Arguably the most recognizable BMW race car of all time, the E9 3.0 CSL holds a unique position in the history of the Bavarian marque. After Bob Lutz joined the company in 1972, he then acquired Ford’s Head of Motorsport, Jochen Neerpasch, to become BMW’s lead racing engineer within the newly formed BMW Motorsport GmbH. The group’s first project would see their return to touring car racing with the E9 chassis, beginning the CSL project.
This given name, Coupé Sport Leichtbau (CSL), represents the modifications made to the chassis to homologate the car for racing. Featuring the two-valve code M30 inline six-cylinder with fuel injection, the engine was modified over the course of its production, eventually moving up to a slightly larger 3,003cc, and finally to 3,153cc.
In competition specification, the engine would be modified to an even larger 3,498cc with a four-valve head. Roughly 215 kilograms had been stripped from the chassis with thanks to the use of plastic windows, aluminium components, and thinner-gauge steel.
In 1973, an updated CSL debuted with the most iconic modification of all, the ‘Batmobile’ aerodynamics. With help from ALPINA, a large air dam, fender fins, rear windshield spoiler, and a large rear wing were added to the body providing the solution to the much-needed reduction of drag and lift at speed. In this revised specification, the BMW would go on to a successful and lengthy motorsport career.
This stunning FIA Group 2 specification 3.5 CSL ‘Batmobile’, chassis number 2210270, started life in 1972 as a 2800 CS race car, much like the majority of period code E9 cars and was built by the garage FALTZ, an ALPINA authorized dealer and prominent private BMW team in Essen, Germany.
The car campaigned in the 1972 Deutsche Rennsport Meisterschaft (DRM) Championship under the skilled hands of Hans-Peter Joisten, who proceeded to take ninth place in the overall standings for that year.
During 1973, the car was purchased by Graziano Cancian halfway through the year in June. Cancian built the car up to 3.5 CSL specs, installing a Schnitzer engine to get there, and competed within various DRM and the European Touring Car Championship races through to 1976.
Later, in 1979, the car was sold to Peter Herke of California and subsequently upgraded to Group 5 specification in order to run in the IMSA GT Championship. The car was extensively modified with a body similar to those used by the Vasek Polak team throughout the 1970s. Though the car was perhaps considered outdated at this period, Herke continued to campaign the car until 1985 where it was then placed into storage until 1992 when it was invited to participated in the 20th anniversary of BMW Motorsport held at Sebring in the presence of Karl-Heinz Kalbfeld, the managing director of BMW Motorsport GmbH at the time. For this occasion, the car was painted in the historic BMW Motorsport colours. Using the car sparingly, Herke attended a hand full of historic motoring events before offering it for sale in 2007.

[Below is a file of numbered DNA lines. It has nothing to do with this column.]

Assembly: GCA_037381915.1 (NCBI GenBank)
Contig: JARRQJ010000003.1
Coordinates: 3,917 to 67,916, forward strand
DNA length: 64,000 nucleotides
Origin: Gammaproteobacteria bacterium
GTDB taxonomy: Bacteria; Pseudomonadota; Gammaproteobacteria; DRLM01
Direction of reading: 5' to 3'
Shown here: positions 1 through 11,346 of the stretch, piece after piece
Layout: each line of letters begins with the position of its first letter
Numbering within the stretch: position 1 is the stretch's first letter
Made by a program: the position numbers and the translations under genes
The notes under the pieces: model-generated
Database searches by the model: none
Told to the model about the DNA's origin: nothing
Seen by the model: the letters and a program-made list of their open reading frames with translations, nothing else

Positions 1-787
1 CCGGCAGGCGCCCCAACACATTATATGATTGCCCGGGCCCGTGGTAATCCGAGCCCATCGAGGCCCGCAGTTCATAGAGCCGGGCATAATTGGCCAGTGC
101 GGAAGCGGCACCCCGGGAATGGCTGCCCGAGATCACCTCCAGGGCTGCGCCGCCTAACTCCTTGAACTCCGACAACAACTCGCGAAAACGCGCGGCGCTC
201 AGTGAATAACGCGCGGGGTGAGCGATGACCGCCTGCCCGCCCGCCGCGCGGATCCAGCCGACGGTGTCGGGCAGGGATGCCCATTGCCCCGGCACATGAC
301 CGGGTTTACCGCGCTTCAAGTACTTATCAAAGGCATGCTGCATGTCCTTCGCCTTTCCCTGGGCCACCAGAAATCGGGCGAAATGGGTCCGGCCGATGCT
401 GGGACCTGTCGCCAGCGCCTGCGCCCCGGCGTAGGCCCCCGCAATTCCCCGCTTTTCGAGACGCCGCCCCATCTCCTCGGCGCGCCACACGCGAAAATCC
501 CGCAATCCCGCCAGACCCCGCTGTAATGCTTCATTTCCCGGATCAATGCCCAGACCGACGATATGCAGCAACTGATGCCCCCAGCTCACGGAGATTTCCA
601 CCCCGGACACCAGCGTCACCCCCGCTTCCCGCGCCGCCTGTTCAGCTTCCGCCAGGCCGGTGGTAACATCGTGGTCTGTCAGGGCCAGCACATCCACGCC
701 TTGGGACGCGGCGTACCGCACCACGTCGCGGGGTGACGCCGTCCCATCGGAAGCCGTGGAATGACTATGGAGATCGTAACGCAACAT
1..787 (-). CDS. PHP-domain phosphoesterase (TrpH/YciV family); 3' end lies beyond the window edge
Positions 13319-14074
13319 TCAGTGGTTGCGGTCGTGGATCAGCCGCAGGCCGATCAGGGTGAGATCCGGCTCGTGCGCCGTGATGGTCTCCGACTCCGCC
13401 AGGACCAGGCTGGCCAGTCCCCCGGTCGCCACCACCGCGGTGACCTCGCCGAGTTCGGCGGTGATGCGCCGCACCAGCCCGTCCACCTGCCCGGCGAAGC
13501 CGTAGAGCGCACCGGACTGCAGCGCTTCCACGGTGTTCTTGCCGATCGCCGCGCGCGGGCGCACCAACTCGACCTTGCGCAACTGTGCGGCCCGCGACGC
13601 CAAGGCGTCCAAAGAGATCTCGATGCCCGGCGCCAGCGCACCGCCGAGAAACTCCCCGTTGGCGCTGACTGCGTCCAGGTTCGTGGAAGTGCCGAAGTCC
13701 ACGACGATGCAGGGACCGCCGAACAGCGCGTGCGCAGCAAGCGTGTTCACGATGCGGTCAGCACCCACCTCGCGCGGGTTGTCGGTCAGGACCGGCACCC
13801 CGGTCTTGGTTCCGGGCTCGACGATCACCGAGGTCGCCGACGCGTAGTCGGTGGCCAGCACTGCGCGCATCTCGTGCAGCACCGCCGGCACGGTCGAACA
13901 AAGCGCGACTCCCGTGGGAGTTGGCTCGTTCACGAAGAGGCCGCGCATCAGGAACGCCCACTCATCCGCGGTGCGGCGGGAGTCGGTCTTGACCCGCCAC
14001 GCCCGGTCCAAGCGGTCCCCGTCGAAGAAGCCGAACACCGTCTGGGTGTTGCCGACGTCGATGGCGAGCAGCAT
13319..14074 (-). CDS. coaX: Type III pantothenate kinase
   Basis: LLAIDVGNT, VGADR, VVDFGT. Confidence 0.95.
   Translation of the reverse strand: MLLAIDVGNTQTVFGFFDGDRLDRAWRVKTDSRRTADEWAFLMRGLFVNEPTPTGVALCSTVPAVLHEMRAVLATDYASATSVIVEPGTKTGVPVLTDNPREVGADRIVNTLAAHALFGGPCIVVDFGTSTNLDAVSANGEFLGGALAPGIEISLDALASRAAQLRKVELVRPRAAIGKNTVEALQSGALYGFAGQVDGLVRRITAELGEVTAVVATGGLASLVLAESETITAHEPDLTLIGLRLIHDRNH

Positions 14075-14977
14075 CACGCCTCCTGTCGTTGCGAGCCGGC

The car was purchased by Speedmasters who took the immediate decision to restore the car back to its Group 2 specification, as raced from 1973 until the Group 5 upgrades later in 1979. The decision was taken to finish the car in its 1973/74 livery, as there are numerous photos of the car from this time and crucially, it is in this specification that the car is competitive in historic racing.
The restoration was entrusted to QM Engineering in the UK, commencing in 2008 and culminating in 2009. Roger King, who ran QM Engineering, had worked for Broadspeed in the 1970s and worked on the first BMW CSL car that was produced as a study for BMW. During restoration, the car was completely stripped and rebuilt, with the addition of a fully welded-in FIA roll cage to enhance both safety and the torsional rigidity of the chassis.
James Hanson of Speedmasters would then go on to race the car and reported that it was found to be 'more than a match' for the other CSLs on the grid.
In 2010, the car was then sold to Richard Meins, a regular front runner at historic motoring events. Meins proceeded to campaign the car in Masters Historic Racing and the Donington Historic Festival in 2011 and 2012. During his ownership, it was decided to send the car for yet more work with specialists in Germany, Schirmer Race Engineering. A further €100,000 was spent on the car and the engine was rebuilt again.
A few years later, in 2015, the car was sold to Mr Rittweger who continued to look after the car with no expense spared, fitting new fuel cells in late 2016. The car underwent a full report by GSD RaceDyn as Rittweger continued to campaign the car in Historic Motoring events.
Today, the car qualifies to compete in the most highly regarded historic race series', including the Masters Series, Le Mans Classic, Historic Touring Challenge, and Peter Auto's popular Heritage Touring Cup.
Complimented by FIA papers valid until 2029, important period documentation and imagery, entry forms, customs documents both from Europe and the US when it was exported to Herke, this example of the iconic ‘Batmobile’ is ready to enter the most prestigious events. The full Group 5 fibreglass bodywork that the car was previously fitted with still accompanies the car.
This fantastic example of BMW’s famous ‘Batmobile’ is available to view at our showrooms outside London by appointment immediately.